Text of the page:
Did you loose your keys or did you lose your keys? It may not seem like there's a big difference, but loose and lose have different meanings, functions and pronunciations. Learn which is which with these tips about loose vs. lose.
Loose vs. Lose: Simple Tips to Remember the Difference
Loose and Lose Have Different Meanings
A big difference between loose and lose is what they mean. It may seem like the words are interchangeable, but a quick look at their definitions tells a different story. Take a look at the basic meanings of the words loose and lose:
- loose - something that is not tight
- lose - to misplace something or fail to win
As you can see, the words are quite different. You can't loose a baseball game, and you can't fix a lose screw in your dresser. Just one "o" can make a huge difference!
How Loose and Lose Function Differently
Another way that loose and lose are different is their grammatical function. Loose is an adjective that describes a noun, while lose is a verb that describe what a noun is doing. You can't use one in place of the other for this reason as well as their different definitions.
Using Loose in a Sentence
There are several ways to use loose correctly in a sentence, as long as you are using it as an adjective. It can describe a noun that is not tight, or a noun that is no longer secured. Some examples include:
- The loose dog ran up the street after jumping over the fence.
- These pants are too loose in the waist.
- A loose board in your staircase can be dangerous.
- Isaac wiggled his loose tooth, hoping it would come out.
- The rules in this company are pretty casual and loose.
If you want to use loose as a verb, you need to change it to loosen. Now it means "to make something loose or not tight. Take a look at these sentences that use loosen:
- At the end of the day, Ted loosens his tie and takes off his watch.
- Tap the sides of the pan to loosen the cake.
- You really need to loosen up and relax.
The next time you're confused about loose vs. lose, consider whether you'd use loosen in the same context. You know that there's no such word as losen, so hopefully, you'll be able to spell the word correctly!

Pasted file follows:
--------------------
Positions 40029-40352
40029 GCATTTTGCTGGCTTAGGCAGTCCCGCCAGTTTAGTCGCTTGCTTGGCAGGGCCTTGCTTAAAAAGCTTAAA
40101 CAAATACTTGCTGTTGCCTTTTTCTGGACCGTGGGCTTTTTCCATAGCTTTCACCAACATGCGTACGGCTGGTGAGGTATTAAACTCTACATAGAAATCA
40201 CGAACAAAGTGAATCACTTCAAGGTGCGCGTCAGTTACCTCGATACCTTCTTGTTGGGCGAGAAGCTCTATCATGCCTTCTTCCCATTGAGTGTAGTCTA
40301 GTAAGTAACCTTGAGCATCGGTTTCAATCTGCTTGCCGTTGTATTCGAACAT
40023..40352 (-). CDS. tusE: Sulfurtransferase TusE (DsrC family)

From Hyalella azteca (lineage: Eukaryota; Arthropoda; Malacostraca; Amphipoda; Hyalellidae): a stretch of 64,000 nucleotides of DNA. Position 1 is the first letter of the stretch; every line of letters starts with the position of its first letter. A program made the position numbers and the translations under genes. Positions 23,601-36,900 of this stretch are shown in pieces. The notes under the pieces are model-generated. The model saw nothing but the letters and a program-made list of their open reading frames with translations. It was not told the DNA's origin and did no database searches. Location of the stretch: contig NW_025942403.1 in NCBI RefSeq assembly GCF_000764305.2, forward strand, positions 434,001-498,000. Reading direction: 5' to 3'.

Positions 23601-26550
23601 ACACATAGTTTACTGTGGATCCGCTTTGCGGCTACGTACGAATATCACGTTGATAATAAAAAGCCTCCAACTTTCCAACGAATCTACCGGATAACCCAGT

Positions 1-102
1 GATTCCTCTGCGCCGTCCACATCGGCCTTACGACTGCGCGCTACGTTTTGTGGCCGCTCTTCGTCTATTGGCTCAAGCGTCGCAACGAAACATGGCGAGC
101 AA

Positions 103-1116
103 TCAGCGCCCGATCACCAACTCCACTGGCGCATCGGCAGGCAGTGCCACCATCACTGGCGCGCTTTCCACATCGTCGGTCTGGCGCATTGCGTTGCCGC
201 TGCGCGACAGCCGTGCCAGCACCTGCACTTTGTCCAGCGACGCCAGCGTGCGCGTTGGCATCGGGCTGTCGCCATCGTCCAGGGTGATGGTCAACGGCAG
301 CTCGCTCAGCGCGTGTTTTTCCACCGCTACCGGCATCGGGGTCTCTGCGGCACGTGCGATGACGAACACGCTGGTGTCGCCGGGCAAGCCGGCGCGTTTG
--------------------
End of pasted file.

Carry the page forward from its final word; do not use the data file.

Using Lose in a Sentence
You can only use lose as a verb or as the verb in an infinitive phrase. It can describe the action of misplacing or not having an item anymore, or not winning a game or competition. Check out these sentences that include lose:
- I hope my team doesn't lose the game.
- Jeff wanted to lose a few pounds.
- Dad is afraid that he will lose his hair before he's 40.
- Poker can be fun, unless you lose money.
- Did you lose your house key again?
Changing the form of lose could allow you to use it in other ways. Losing, for example, works as a participle, which is a verb that functions as an adjective. Lost could work in the same way. For example:
- Hannah felt like she was fighting a losing battle.
- The losing team doesn't want to return to the field.
- I can't stop thinking about that lost dog on the poster.
When you change the form of lose, it makes the difference between lose and loose even more obvious. Any computer spellcheck will catch loosing as an incorrect word, so you can follow its lead and pick the correct spelling.
Loose vs. Lose: Pronunciation Differences
The last way to tell the difference between loose and lose is the way you say them. A listener may not hear you leaving out that important "o," but they can definitely hear you mispronounce the last consonant sound. You say the words as follows:
- loose - loo-ss (rhymes with moose)
- lose - looz (rhymes with muse)
If your head is spinning over the differences in these words as they're written, try saying them out loud. While they both have that long /o/ sound, there's no mistaking the /s/ in loose and the /z/ in lose. It's an easy way to make a quick correction.
Don't Lose Your Mind Over Grammar
Clearing up the difference between loose and lose is a great first step toward becoming a better speller, but don't stop there! Once you're sure you don't want to lose your keys, take a look at these tips to remember the difference between desert and dessert. Or if you really want to up your grammar game, avoid mistaking the tricky words invoke and evoke.